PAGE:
Industry Links

RVIA Economic Impact Study

The Recreation Vehicle Industry Association commissioned an Economic Impact Study on the RV industry, released on June 7, 2016. The study found that the RV industry contributes about $49.7 billion in economic output or 0.28 percent of the Gross Domestic Product. Through its production and distribution linkages, the industry impacts firms in 426 of the 440 sectors of the United States economy.

Nationwide, the industry is responsible for 216,170 jobs, both directly and inderectly, creating an economic impact of $37.5 billion. The full study results, along with each individual state and congressional district's economic impact is available on the website by clicking here .

RVN Exclusive: inTech RV Signs 30 New Dealers at Its 2nd Open House

Mon Oct 16, 2017

150816795234164.jpgIn just its second year of attending the Dealer Open House in Elkhart, Indiana, inTech RV was able to sign about 30 new dealers, according to Director of Sales Rich Schnippel.

The Nappanee, Indiana manufacturer of travel trailers and teardrop trailers focused its week on the Luna line, but also made a lot of headway with the Flyer line. Schnippel says the response and reception the company got during the event exceeded all expectations and positions the company in a great spot for the next year.

“Quite frankly, we couldn’t have had a better show,” Schnippel says. “What was interesting to us, our show last year was more successful than what we expected too, but this one eclipsed that. We got a lot of small dealers last year, but this year, we ended up garnering the attention of quite a few larger dealers. The people we signed with were really good fits for us, based on the products we carry and the personality of the dealer itself. It was just a great show and we were very fortunate.”

The sales on the Luna line were two to three times more than what the company had expected. Additionally, the demand and marketing conditions allowed the company to unveil its new product, the Holiday House line, which was initially thought to not be ready for the market.

“We opened a 42,000 square-foot facility in hopes that the Flyer would continue to do well and Luna would do well,” Schnippel says. “The Holiday House was on our radar, but we didn’t think we’d bring it to market as quickly as we did. We had worked on it for several years but we moved very slowly on our new products. This solidified the idea that the expansion into our new building was worthwhile and we looked a little further into our new line. We are going to expand from where we are right now and we’re very excited about that potential. I would say in the next year or two, we will put up a new facility.”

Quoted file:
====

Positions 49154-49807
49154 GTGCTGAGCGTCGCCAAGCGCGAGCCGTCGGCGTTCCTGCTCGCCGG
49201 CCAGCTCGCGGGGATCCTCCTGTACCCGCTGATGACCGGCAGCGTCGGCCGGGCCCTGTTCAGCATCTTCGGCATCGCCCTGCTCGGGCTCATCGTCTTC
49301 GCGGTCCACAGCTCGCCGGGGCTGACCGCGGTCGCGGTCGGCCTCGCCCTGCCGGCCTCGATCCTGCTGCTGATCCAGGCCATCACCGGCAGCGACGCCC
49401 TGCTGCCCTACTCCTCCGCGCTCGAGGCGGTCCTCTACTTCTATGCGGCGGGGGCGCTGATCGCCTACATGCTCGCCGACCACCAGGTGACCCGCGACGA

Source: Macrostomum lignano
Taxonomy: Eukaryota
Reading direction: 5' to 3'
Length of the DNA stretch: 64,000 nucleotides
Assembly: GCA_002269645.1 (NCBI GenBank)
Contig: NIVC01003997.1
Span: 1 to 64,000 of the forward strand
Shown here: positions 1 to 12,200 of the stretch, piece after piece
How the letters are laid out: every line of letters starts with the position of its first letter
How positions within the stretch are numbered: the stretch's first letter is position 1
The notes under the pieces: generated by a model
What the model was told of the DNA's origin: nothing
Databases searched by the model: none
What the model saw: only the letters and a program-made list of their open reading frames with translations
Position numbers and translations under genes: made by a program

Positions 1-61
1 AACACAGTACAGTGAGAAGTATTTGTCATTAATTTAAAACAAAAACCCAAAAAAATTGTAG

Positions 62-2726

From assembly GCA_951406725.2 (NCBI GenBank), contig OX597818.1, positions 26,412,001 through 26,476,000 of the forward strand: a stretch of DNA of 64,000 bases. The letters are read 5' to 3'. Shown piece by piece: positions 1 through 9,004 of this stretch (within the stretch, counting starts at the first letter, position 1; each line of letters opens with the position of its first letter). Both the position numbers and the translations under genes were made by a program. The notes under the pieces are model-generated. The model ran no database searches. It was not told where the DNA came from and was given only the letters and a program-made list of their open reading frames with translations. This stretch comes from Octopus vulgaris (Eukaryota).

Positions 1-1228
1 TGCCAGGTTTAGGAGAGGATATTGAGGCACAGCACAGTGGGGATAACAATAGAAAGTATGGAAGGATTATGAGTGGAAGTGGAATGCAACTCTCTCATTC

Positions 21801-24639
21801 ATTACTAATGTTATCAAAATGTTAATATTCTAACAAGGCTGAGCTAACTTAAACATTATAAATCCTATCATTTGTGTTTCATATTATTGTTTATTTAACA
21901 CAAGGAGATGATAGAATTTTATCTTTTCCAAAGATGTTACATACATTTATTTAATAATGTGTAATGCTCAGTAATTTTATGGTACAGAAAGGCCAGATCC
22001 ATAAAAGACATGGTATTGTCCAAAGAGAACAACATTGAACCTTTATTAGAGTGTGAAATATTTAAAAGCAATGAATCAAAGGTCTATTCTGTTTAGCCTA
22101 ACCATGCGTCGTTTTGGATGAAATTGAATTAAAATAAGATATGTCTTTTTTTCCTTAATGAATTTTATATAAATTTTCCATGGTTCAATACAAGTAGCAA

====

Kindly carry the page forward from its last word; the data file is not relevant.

With the signing of about 30 new dealers from the Open House, inTech still doesn’t have dealers in every state, but the reach for the company is expanding across the country. Being a relatively new manufacturer, Schnippel says the company is winning some of the hiring battles in the Elkhart area, which is already sparse for new employees. Schnippel points to the unique company culture and the family-like working environment as reasons for that.

“We are set up where we gon on profit sharing, so every employee understands that if we’re profitable, they will all make more money,” Schnippel says. “Everyone is determined to build a better product, one that will deliver exactly what the expectations are or beyond that. The other thing we do is we have an open book policy, all the employees can see what we paid for gas, shows, shipping, it’s complete. They buy in to it and they want to be profitable. Our turnover is extremely low. Because of that, the neat thing is you become a family. Every Thursday, we buy lunch for the whole company. Every time a new employee is hired, we have donuts for the whole company.

“If the economy fell apart and we lost half our business, everyone here maintains their job. They don’t lose it. We don’t fire anybody, we work harder and we make it happen. It’s fun to go to work because it’s more fun to do these things when you’ve got people you can count on.”

Schnippel says the biggest challenge for the company right now is a good problem to have: It’s trying to meet the nearly overwhelming demand for the company’s trailers. But the company is determined to meet the demand and provide a quality product.

“It’s taking a brand new product and bringing it to fruition and bouncing out of schedule where we can meet our customers,” he says. “It has done a lot better than we thought it would, so that creates production challenges. It creates challenges with space and people.”